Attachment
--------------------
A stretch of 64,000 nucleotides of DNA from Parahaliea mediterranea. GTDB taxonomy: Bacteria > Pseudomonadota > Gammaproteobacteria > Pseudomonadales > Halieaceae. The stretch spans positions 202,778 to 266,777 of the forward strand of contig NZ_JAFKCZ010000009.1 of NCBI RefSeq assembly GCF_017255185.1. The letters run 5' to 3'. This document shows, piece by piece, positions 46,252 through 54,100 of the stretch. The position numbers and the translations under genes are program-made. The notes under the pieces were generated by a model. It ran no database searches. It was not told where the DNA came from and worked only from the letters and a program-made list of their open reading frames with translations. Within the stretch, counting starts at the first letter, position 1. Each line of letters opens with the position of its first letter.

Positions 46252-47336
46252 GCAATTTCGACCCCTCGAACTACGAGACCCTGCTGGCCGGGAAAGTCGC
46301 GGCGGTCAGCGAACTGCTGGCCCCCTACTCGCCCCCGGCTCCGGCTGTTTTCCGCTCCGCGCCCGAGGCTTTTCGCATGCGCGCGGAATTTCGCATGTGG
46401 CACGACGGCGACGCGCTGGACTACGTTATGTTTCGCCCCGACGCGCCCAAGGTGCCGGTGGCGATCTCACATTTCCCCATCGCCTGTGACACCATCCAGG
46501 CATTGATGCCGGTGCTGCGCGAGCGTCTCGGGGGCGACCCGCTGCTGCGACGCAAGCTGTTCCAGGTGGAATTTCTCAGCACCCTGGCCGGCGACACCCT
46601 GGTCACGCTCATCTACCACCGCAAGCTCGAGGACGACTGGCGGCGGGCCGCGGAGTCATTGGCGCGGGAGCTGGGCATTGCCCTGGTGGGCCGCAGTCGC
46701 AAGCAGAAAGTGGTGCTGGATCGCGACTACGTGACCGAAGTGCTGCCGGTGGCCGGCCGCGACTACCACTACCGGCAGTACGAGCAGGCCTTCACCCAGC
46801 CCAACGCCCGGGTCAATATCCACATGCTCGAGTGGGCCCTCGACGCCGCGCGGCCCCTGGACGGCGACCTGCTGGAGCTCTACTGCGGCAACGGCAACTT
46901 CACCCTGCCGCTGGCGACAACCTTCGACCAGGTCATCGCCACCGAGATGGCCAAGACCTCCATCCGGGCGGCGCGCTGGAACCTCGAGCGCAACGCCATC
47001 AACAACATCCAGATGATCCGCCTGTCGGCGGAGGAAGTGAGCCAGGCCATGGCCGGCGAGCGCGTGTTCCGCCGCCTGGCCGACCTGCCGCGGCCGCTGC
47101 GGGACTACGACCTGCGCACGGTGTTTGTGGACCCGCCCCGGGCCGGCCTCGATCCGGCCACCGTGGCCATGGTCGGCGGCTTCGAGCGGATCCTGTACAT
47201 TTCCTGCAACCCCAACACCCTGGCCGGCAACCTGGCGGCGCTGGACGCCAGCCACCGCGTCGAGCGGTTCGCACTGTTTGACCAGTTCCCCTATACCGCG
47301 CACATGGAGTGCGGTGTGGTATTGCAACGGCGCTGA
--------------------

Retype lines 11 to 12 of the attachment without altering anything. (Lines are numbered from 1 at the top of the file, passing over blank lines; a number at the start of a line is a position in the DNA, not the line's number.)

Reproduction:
47001 AACAACATCCAGATGATCCGCCTGTCGGCGGAGGAAGTGAGCCAGGCCATGGCCGGCGAGCGCGTGTTCCGCCGCCTGGCCGACCTGCCGCGGCCGCTGC
47101 GGGACTACGACCTGCGCACGGTGTTTGTGGACCCGCCCCGGGCCGGCCTCGATCCGGCCACCGTGGCCATGGTCGGCGGCTTCGAGCGGATCCTGTACAT